During his 17th trip to Florida as president, Mr. Bush also dipped into a political topic high on the agenda of the nation's elderly, a key voting bloc. Between two fund-raisers, he used the state with the highest percentage of residents age 65 or older as a backdrop to press Congress to finish major Medicare legislation.
The president said America's seniors are tired of the delays in getting them coverage under Medicare for prescription drugs.
"We've had plenty of talk in Washington, we've debated this issue for a long time. Now is the time for action," Mr. Bush said at the Englewood Neighborhood Center after a private talk with several seniors struggling with high drug bills.
Trading the cold bluster of the nation's capital for Florida's warm sunshine, Mr. Bush went to Disney World, where 600 supporters munched Mickey Mouse-shaped Rice Krispies treats and buffet items at the Grand Floridian Resort and Spa. The standing-only luncheon raised $860,000 for his campaign.
In the evening, the president was due on Florida's Gulf Coast for a closed money event set to collect another $1.7 million from 700 donors at the home of Al Hoffman Jr., national co-chair of Mr. Bush's 2000 campaign.
The two fund-raisers increased the president's 2004 cash collection to at least $102.9 million — well within striking distance of the $106 million he raised for the primaries in 2000.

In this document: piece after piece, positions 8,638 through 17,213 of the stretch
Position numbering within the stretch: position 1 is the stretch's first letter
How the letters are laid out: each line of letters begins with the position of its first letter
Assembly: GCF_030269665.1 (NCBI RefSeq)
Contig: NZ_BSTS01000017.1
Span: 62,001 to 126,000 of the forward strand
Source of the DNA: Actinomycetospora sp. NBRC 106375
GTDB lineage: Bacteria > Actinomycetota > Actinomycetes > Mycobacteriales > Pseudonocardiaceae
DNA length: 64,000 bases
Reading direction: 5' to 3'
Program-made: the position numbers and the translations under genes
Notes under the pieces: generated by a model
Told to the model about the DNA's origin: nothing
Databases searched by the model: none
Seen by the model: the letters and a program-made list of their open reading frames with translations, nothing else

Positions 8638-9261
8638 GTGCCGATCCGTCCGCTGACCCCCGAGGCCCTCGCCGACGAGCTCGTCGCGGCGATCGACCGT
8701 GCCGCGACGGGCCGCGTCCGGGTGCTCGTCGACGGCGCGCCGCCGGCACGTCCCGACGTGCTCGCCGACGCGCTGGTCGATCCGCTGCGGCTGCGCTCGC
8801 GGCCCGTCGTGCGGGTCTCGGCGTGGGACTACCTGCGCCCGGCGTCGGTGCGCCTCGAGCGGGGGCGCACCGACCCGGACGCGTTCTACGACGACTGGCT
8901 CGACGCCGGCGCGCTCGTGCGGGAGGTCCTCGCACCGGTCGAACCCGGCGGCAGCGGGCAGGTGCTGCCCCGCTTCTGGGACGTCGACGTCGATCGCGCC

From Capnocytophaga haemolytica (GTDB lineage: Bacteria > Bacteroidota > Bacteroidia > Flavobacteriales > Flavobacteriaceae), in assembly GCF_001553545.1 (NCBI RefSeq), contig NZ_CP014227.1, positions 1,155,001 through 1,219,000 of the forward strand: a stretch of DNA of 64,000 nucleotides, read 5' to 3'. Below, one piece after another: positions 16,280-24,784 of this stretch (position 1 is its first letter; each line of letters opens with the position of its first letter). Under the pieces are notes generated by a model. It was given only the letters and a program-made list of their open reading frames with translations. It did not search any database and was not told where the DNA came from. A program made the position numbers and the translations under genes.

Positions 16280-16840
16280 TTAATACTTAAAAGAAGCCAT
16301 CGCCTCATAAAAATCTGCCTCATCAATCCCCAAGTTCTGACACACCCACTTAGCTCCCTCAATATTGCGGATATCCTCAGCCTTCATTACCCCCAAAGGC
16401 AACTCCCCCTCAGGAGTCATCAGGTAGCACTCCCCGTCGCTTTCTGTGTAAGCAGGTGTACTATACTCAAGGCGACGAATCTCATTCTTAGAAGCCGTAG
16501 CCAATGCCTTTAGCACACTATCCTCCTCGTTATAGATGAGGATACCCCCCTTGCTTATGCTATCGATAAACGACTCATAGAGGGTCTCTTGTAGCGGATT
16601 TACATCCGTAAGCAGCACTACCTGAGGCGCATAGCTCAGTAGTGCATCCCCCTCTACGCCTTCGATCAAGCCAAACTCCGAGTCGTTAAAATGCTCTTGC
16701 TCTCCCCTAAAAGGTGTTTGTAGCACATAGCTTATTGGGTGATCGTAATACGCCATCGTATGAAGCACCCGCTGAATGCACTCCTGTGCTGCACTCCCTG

This time around, the president has no GOP primary challenger, meaning he can spend all the money targeting the Democratic nominee-to-be before the general election matchup season begins.
By the president's side for the Orlando-area events was Rep. Katherine Harris, a reminder of the disputed 2000 election that ended with a Supreme Court ruling on the Florida results. Harris earned fame as the state's secretary of state during the presidential recount and is now a GOP congresswoman from Florida.
Also with Mr. Bush was his brother, Florida's GOP Gov. Jeb Bush, who helped put on display the Bush family's penchant for good-natured teasing.
Introducing his brother as "Mr. President" appeared to give Jeb Bush pause. "I still haven't quite got used to it yet," he said, to much laughter.
The president fought back. "Thanks, Jeb, I mean governor," he said, promptly jabbing his brother for being "a modest fellow" who nonetheless has claimed credit for the Florida Marlins' baseball championship.
"I told him he doesn't have any idea what it take to run a championship baseball team," said the president, once the owner of the lackluster Texas Rangers. "He reminded me — I don't either."
Ribbing done, the pair then began to sound more like politicians.
Jeb Bush ticked off a litany of reasons the president is doing the country proud, including that he "reeks of integrity."
President Bush gave a spirited defense of his record on national security, the economy, education, trade and the budget. He argued that under his leadership the country is in a better place than it was when he took office nearly three years ago — despite the economic downturn that still has not entirely lifted, rising federal budget deficits, and a dangerous, trouble-ridden U.S. occupation of Iraq.
"On issue after issue, this administration has acted on principle, has kept its word and has made progress for the American people," the president said.